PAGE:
Recipes for a healthy diet rich in flavour, a simple exercise plan and a wellbeing guide. A new book from a world expert on longevity contains these three keys to living well.
The Manual of Healthy Longevity and Wellbeing by Luigi Fontana is an easy-to-follow practical guide to maximise your chance of living a long, happy life in good health.
Professor Fontana's plan shows you how to boost your metabolic and immune health, and how to eliminate empty calories and enhance nutritional value - something he says is simple and achievable.
He also provides the tools to improve your emotional wellbeing.
To help make things easier, there are more than 80 tasty Mediterranean-style recipes and a step-by-step exercise plan that includes aerobic, weight-bearing and stretch exercises. This is complemented by guidance on overcoming stress, getting quality sleep and simple meditation techniques.
The recipes are mouthwatering, to say the least, as well as being good for you.
They range from tasty breakfasts like oat and hazelnut porridge and smoothies, to scrumptious bruschetta toppings, soups (spicy red lentil soup sounds amazing), salads, pastas, plant-based dishes and sides, and even desserts, sides, snacks and dips.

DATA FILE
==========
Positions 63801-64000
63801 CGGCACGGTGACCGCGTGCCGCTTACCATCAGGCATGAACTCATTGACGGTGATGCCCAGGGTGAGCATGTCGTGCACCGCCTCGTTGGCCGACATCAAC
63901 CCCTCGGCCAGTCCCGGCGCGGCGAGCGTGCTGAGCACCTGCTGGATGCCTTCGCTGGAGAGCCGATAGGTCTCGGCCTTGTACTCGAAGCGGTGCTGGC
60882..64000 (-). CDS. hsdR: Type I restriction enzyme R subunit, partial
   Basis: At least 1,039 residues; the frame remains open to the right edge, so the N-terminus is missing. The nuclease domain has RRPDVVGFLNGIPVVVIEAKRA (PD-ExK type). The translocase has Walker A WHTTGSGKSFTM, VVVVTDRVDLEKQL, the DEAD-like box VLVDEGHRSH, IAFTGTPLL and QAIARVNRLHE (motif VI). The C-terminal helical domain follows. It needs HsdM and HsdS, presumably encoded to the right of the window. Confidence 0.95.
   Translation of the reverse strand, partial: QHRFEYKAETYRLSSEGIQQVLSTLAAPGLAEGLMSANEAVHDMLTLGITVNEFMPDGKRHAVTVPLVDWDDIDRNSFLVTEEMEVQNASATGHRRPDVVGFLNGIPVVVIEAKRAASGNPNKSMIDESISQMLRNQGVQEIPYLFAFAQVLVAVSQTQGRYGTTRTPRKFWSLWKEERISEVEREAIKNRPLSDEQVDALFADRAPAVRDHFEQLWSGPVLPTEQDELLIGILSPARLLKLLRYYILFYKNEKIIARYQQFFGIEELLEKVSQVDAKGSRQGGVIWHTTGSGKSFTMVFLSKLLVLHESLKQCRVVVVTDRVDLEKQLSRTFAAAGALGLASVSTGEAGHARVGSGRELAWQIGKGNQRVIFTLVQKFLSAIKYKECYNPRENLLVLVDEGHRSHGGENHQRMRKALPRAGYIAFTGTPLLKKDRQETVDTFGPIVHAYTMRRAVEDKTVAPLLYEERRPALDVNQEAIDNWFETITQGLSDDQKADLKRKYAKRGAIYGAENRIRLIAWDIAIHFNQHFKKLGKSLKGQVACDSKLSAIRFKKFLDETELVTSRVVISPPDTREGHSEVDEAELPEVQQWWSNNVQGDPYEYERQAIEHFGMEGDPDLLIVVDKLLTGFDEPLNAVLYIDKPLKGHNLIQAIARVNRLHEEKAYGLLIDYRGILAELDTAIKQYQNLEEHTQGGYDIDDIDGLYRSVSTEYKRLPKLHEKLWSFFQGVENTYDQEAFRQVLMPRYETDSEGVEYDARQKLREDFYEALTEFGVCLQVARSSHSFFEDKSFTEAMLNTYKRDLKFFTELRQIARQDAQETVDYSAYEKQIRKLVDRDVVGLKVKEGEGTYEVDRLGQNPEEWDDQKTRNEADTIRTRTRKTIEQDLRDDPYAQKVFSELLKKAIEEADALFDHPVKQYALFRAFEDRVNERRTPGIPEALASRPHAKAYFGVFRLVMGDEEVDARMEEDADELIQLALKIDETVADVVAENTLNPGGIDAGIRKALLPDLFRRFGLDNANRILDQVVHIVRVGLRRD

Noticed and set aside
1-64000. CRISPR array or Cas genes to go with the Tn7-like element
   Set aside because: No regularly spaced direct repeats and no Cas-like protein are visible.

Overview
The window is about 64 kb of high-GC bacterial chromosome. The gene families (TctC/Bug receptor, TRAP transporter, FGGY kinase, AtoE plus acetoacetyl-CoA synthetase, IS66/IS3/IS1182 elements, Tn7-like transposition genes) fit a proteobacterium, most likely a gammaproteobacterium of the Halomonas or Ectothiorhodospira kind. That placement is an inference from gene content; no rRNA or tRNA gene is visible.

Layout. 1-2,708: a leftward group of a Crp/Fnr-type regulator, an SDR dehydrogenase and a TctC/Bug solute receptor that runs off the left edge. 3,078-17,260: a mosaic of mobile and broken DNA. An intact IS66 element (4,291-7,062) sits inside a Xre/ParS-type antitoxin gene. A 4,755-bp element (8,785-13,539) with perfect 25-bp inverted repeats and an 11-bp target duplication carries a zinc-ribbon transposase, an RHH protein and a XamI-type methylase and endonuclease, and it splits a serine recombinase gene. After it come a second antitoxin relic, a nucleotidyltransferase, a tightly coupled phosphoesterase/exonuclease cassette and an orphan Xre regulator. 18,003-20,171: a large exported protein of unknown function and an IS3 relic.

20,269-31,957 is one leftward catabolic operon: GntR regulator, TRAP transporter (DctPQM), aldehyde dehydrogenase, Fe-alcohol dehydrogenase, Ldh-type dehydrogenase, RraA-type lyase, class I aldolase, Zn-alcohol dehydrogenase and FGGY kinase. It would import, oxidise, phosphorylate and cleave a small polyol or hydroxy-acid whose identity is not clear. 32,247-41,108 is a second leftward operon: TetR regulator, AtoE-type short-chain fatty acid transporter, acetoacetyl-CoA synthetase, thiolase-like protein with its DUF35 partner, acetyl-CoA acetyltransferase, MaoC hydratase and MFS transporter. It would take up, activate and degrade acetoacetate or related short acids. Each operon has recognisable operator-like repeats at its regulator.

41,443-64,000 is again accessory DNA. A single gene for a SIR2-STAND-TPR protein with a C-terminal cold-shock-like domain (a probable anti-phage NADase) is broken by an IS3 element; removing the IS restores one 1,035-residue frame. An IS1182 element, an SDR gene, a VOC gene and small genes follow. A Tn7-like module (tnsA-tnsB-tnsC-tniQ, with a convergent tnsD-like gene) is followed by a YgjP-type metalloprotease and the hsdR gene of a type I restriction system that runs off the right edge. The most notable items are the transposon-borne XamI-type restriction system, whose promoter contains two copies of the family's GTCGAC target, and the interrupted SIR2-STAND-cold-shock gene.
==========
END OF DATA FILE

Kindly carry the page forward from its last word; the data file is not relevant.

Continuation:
Professor Fontana has taken the Mediterranean diet as the basis for his modern healthy longevity diet - "although with some modifications".
"If we were to eat the same amount of olive oil, bread and pasta as my grandparents, for example, we'd undoubtedly gain unhealthy amounts of weight," he writes.
When it comes to physical activity, the professor says you should do some strength training exercises no matter how old or fit you are.
He guides you to aerobic exercise and strength training, with handy pictures and descriptions to show you the right way to do them.
Then comes the looking after your wellbeing section, with advice on rest - ensuring your brain gets good quality downtime and that you are sleeping enough - as well as mindfulness and happiness.
While all this seems a lot to take in, Professor Fontana suggests we take one step at a time.
"Changing what you eat, adding exercise to our life, becoming more mindful, seeking out ways to make ourselves happier... it might even seem like such a huge investment that's it's enough to scare you off," he writes.
"... but making small, incremental contributions towards your ongoing health will lead to an almost immediate improvement to your wellbeing."
Professor Fontana was recently invited to join the University of Sydney as the Leonard Ullmann Chair of Translational Metabolic Health and director of the Healthy Longevity Research and Clinical Program at the Charles Perkins Centre.
Manual of Healthy Longevity & Wellbeing, by Liugi Fontana (Hardie Grant Books, RRP $36.99).
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